Another important aspect is to assess if the problems the company is working on aligning with what you find important. But it can be difficult to assess if a company’s mission aligns with what Real Problem you want to solve. You would like them to have skin in the game. And it doesn’t make it easier than it has become fashionable for companies to brand themselves with what Sustainable Development Goals they tackle. So how do you see through all of this marketing-jazz? Steen’s advice is to “look closely at the systems, products, and services that the company produces and supports. Focus on the output [instead of the marketing] and analyze, whether it is something that actually makes a positive change.”
And lastly, a great way to gain these insights is to get a mentor from the company you are interested in 😉
Do The Work
Choosing what Real Problem to focus on is a huge and very personal challenge. For most, it takes a long time and many smaller experiments where you dip your toes in various domains. But once you see a small spark, you’re ready to do the work. Jump straight into the problems to go deep. Remember, by putting a large and Real Problem at the center, you filter out all “get-rich-quick-schemes”. You’re in it for the long run – and you will reflect this in the kind of work you do.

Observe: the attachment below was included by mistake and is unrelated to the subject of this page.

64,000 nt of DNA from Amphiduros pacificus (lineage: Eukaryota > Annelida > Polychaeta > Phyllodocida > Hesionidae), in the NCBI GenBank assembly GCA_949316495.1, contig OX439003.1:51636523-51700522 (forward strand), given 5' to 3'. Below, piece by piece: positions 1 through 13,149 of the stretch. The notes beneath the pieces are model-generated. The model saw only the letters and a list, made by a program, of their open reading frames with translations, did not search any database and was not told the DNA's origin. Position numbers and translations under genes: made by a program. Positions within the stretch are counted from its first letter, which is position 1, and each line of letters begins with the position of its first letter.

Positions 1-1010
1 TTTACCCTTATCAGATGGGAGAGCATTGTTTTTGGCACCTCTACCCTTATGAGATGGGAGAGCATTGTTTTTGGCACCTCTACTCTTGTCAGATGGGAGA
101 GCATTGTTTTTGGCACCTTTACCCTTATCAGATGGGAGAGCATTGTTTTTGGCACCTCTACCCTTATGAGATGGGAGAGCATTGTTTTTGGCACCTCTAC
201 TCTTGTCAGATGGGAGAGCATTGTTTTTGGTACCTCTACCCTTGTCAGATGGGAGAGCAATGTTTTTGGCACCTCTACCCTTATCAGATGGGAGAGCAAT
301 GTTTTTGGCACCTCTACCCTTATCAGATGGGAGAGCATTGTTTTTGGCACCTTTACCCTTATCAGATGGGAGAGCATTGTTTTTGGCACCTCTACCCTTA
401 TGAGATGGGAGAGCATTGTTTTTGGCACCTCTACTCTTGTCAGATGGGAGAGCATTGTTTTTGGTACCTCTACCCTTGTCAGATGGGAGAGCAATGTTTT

And when it comes to general career advice in this phase, Steen said the following:
“When young and hopeful Novozyme’ers came to me to ask for career advice, I always gave them this plan:
- First, make sure that you are performing at your top-level at whatever is in front of you right now. Don’t waste your time and energy thinking too much about what your next career move will be. I’ve seen that fallacy fail so many times.” In other words, you should be so good they can’t ignore you.
- “And second, keep an eye out for whatever your peers around you are working on at the moment. What are their problems? And can you help them solve these problems? You have to ask yourself ‘Can what I’m working on right now be helpful to my co-workers?’
If you follow this advice; become great at what you do, and be proactively helping your peers, then I ensure that you will be noticed”.
If you have any comments or questions about the article or Conflux Insights in general, please reach out at firstname.lastname@example.org.
Thanks to Steen Riisgaard for sharing his experiences and career history with us.
This interview was performed and written by Jakob from Conflux.